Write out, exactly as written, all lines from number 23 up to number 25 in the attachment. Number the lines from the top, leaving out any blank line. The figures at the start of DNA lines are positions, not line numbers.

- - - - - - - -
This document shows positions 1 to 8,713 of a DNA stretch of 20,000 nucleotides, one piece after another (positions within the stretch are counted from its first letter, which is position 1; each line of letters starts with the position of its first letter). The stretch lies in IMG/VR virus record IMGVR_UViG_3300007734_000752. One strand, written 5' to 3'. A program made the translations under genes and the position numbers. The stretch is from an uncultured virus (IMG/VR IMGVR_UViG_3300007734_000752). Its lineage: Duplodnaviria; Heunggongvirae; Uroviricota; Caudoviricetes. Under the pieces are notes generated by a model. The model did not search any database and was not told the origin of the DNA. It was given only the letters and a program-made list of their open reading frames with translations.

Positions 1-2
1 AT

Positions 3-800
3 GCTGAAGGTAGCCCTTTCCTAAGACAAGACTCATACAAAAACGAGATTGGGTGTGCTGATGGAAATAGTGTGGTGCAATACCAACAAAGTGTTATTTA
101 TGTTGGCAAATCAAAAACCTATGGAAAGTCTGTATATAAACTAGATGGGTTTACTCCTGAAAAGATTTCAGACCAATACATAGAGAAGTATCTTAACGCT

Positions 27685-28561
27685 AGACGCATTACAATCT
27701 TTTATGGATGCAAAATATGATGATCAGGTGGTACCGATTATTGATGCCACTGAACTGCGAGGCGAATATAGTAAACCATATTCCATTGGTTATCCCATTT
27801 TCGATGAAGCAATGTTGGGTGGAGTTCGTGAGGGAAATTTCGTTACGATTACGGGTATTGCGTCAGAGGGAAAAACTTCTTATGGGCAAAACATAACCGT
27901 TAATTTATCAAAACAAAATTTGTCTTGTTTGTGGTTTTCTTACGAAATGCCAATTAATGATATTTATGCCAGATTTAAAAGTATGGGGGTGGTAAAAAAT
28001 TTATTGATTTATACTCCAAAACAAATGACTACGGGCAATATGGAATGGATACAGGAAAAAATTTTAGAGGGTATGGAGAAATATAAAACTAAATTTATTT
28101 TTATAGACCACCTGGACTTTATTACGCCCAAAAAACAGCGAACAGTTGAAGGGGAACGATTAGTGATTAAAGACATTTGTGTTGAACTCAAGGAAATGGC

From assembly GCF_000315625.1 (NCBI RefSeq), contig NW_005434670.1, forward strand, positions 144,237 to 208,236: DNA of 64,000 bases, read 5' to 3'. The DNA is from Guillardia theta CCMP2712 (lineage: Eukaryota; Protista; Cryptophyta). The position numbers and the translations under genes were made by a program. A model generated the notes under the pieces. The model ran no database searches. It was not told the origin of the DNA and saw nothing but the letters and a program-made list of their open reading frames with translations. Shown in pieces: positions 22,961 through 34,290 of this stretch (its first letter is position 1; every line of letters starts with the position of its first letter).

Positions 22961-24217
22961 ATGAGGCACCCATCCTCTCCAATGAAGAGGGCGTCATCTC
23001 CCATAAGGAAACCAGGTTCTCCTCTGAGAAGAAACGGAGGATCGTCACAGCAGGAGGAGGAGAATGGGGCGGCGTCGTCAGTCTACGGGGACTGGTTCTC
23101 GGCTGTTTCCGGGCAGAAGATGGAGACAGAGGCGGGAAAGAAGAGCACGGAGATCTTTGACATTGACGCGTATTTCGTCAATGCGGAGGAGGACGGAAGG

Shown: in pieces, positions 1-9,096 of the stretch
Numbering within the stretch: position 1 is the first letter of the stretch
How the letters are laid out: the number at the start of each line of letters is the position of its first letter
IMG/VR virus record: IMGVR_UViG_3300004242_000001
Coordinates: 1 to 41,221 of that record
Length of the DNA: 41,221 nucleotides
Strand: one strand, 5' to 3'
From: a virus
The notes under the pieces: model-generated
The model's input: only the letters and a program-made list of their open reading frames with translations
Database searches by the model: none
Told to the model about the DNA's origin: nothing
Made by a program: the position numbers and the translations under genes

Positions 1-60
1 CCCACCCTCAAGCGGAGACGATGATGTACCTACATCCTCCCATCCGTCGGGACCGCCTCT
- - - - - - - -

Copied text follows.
Coordinates: 1 to 41,221 of that record
Length of the DNA: 41,221 nucleotides
Strand: one strand, 5' to 3'